Priscus of Panion reports in fr.33 of his historical work from the 5th century on: "Helhal, born a hun" who up to 467 commanded legions of the Byzantine army of Aspar.

   Obviously the name of this hun is a sobriquet, which contains the name of his native village Helhal, and it is located, according to Armenian historian Movses Kalakantuatsi in the gavar of Utik, south of the Caucasus, where there actually is a town, named Helhal.


    Armenian historian of the Vth century Elishe also mentions this village, "near the border of Iberia and across the city of Halhal" (History, Part III).  
        

    Utik is the Armenian name for the region Uti (Long before that Strabo writes that the inhabitants of this region call themselves "Udins"). This area is located on the border between southern Georgia and northern Armenia.




        Exactly the same territory is connected to the history of Cimmerians during VIII-VII century BC and exactly there was the historical homeland of cimmerians (A.I. Ivantchik).





    The term "Bal", according to onomastyc data and according to Ivantchik was known to the Scythians (οὐαδτόβαλος) and means "a favorite of the {battle} group". In Ossetian language - cognate with the scythian language, the term "balz" meant " mobile military squads" and is associated with several degrees of initiation, during which young people undergo to become men. In iranian language, "cimmerians", according to the etymology of Dyakonov, comes from Iranian gam-ira {e.g. mobile military squad}. We can easily conclude it holds the same meaning.

   Those facts raise many questions that cannot be solved in a breaf but thou need serious attention because early Bulgarian history is poorly studied. The term "Balgar" probably consists of "Bal" (Scythian-Ossetian word for participants in military campaigns) and of "Gar" ("Gu / Qu-ri-a-ni-a"), as was known the land to the north of Urartu; from where towards south began the cimmerian invasion of Urartu /VII-VIII century BC/and the defeat of Urartian king Rusa.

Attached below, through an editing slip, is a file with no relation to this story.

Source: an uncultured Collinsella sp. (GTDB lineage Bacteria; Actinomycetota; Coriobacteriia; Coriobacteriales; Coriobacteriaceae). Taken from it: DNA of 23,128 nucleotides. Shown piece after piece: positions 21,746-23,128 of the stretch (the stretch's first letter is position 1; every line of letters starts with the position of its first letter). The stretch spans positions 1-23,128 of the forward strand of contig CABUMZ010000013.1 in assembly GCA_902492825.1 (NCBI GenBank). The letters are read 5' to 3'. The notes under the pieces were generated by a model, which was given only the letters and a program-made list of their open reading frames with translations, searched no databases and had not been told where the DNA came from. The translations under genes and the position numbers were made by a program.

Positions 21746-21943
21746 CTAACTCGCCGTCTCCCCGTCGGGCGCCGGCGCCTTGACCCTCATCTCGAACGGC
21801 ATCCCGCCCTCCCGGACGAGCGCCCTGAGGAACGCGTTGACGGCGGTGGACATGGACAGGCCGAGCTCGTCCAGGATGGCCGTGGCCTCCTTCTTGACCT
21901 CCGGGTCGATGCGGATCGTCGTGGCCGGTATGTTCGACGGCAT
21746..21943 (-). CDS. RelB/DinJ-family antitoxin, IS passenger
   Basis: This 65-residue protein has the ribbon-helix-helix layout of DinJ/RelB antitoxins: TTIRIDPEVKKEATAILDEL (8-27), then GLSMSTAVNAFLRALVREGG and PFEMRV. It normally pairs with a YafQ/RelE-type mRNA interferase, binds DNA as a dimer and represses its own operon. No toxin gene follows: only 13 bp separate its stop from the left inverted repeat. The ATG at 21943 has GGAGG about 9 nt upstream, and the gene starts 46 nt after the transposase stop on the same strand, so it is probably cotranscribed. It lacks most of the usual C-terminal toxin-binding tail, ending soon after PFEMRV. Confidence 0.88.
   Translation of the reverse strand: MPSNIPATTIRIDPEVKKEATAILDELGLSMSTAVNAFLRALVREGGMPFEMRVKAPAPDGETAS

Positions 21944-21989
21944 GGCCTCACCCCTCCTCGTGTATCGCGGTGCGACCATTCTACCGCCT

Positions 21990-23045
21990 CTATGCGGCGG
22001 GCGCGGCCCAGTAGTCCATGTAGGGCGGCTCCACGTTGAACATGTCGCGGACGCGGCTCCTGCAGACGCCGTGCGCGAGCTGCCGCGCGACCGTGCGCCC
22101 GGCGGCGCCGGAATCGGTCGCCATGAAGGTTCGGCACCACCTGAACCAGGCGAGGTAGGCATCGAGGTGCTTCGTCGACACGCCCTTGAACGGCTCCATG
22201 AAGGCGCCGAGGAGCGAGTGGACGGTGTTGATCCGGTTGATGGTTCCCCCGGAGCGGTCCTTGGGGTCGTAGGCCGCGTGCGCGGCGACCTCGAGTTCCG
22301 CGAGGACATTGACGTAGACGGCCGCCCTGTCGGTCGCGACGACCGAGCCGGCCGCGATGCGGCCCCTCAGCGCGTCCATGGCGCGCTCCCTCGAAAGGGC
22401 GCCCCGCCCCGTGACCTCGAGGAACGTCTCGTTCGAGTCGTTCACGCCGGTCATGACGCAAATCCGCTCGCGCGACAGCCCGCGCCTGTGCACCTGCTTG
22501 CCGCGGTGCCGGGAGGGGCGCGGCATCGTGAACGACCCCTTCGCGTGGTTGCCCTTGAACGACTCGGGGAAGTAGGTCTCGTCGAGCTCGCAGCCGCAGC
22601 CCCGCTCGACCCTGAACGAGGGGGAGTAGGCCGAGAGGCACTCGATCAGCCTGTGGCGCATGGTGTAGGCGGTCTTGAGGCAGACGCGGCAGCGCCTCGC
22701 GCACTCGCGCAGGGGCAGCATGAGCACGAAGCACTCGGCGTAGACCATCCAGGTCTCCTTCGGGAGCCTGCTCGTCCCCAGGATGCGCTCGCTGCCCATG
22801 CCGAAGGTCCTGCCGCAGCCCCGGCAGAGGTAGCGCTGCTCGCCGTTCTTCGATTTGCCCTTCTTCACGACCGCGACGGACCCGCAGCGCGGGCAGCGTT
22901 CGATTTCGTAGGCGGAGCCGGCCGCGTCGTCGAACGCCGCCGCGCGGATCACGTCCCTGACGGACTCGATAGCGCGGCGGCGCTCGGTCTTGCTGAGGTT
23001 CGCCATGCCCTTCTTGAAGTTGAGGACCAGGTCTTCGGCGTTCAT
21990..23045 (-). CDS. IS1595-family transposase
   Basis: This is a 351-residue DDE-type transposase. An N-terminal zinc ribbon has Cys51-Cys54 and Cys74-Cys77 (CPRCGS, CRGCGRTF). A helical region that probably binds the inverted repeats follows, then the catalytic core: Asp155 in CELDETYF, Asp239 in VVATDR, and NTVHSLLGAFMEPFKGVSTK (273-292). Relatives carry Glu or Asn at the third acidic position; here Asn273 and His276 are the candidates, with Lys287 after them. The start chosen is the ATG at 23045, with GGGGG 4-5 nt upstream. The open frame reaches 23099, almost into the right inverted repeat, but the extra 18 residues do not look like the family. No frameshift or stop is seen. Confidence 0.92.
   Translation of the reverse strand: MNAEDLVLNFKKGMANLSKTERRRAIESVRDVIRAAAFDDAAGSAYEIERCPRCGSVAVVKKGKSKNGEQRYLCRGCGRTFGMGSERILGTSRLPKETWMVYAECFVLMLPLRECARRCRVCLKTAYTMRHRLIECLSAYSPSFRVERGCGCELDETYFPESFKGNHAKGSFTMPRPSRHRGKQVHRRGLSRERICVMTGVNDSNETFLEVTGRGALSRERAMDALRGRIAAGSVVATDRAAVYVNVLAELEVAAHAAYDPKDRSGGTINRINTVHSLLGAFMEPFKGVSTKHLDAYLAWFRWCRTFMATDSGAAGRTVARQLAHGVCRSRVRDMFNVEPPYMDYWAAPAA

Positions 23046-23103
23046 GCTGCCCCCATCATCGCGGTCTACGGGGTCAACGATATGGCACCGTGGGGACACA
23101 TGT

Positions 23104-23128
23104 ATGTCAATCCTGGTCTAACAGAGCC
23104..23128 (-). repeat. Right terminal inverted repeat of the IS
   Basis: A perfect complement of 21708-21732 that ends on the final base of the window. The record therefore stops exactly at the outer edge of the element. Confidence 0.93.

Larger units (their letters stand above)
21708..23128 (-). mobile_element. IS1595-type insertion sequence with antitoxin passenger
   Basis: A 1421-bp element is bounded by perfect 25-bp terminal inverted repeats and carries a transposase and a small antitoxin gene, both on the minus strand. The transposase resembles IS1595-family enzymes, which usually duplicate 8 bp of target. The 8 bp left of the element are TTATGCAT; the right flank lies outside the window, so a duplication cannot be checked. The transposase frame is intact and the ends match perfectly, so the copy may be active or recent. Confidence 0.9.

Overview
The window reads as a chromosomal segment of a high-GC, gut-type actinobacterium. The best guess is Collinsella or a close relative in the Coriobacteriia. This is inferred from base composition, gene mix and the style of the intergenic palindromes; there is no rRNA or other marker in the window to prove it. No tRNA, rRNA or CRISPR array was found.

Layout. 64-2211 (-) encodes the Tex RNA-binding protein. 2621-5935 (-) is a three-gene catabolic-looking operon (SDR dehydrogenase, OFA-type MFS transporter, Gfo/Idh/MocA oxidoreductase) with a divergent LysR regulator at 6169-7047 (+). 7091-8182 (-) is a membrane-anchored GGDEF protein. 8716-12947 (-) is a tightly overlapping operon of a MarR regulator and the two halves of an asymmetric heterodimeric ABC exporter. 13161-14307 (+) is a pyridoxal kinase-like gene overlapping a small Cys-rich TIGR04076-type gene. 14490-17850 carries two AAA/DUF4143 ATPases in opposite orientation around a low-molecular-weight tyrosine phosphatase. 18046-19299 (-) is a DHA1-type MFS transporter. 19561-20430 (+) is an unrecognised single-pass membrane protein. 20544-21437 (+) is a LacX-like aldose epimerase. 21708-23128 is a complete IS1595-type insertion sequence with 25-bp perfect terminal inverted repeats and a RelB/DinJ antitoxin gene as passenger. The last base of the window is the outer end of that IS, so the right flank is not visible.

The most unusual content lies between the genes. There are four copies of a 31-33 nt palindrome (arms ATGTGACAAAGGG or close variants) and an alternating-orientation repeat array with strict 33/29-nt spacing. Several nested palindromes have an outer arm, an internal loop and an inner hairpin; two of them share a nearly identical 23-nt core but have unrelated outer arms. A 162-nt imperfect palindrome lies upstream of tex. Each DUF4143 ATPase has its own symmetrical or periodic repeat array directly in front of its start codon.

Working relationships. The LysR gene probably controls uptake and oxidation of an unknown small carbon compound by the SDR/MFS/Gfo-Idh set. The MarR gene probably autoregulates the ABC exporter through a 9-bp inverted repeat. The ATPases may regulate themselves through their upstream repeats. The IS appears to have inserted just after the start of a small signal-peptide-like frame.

After 4th century BC this Caucasian toponyme was without any doubt brought to the north of the Caucasus as "gerua" (mentioned in Ptolemy in 2nd century AC and in the Armenian geography of Annan Shirakatsi from the 7th century,), because indeed to the end of 4th century BC . in Southern Caucasus appear the ibers (proto-georgians).

   Apparently the post-cimmerians; which Procopius points out to be predecessors of the huns utigurs have migrated during the 4th century BC, from Southern Caucasus, where the gavar Utik was located, up to north of Caucasus Mountains.

   We do not think that the riddle that Procopius of Caesarea left to us regarding the name "utigurs" but definitely it is of utmost importance those questions to be properly addressed by historical community. As for example we have accounts from 7th century B.C. of a Cimmerian ruler Sandakshatr and 9 centuries later- a utigur ruler named Sandilch [6th century A.D.}.




   The question of the origin of utigurs, bulgars and cimmerians still remains unsolved although some scholars easily put them among Scythian tribes without paying attention to their differences compared to Scythians and later Sarmatians. It is repeated over and over again that the utigurs crossed the Volga and entered into Europe around the year 460 within the larger context of the Great Migrations and the Turkic expansion. What contemporary scholars fail to explain is where are the evidence of such migration from east-to-west? And surely comparison cannot be made because fact is- evidence shows by utigurs a continuity of living in the areal and dwelling along Crimea-Caucasus-Caspian Sea and nothing suggests deployment of those tribes from the north or from the far east. Many facts remain outside the attention of researchers of early Huns and Bulgarian past. In our view, interconnection between cimmerians, huns, utigurs and their successors – the Bulgarians has to be made clear or to be rejected by the means of science and not by the means of political speculation as we saw done in early 20th century.




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http://books.google.bg/books?id=ab0BkKSx4TgC&printsec=frontcover&hl=bg&source=gbs_ge_summary_r&cad=0#v=onepage&q&f=false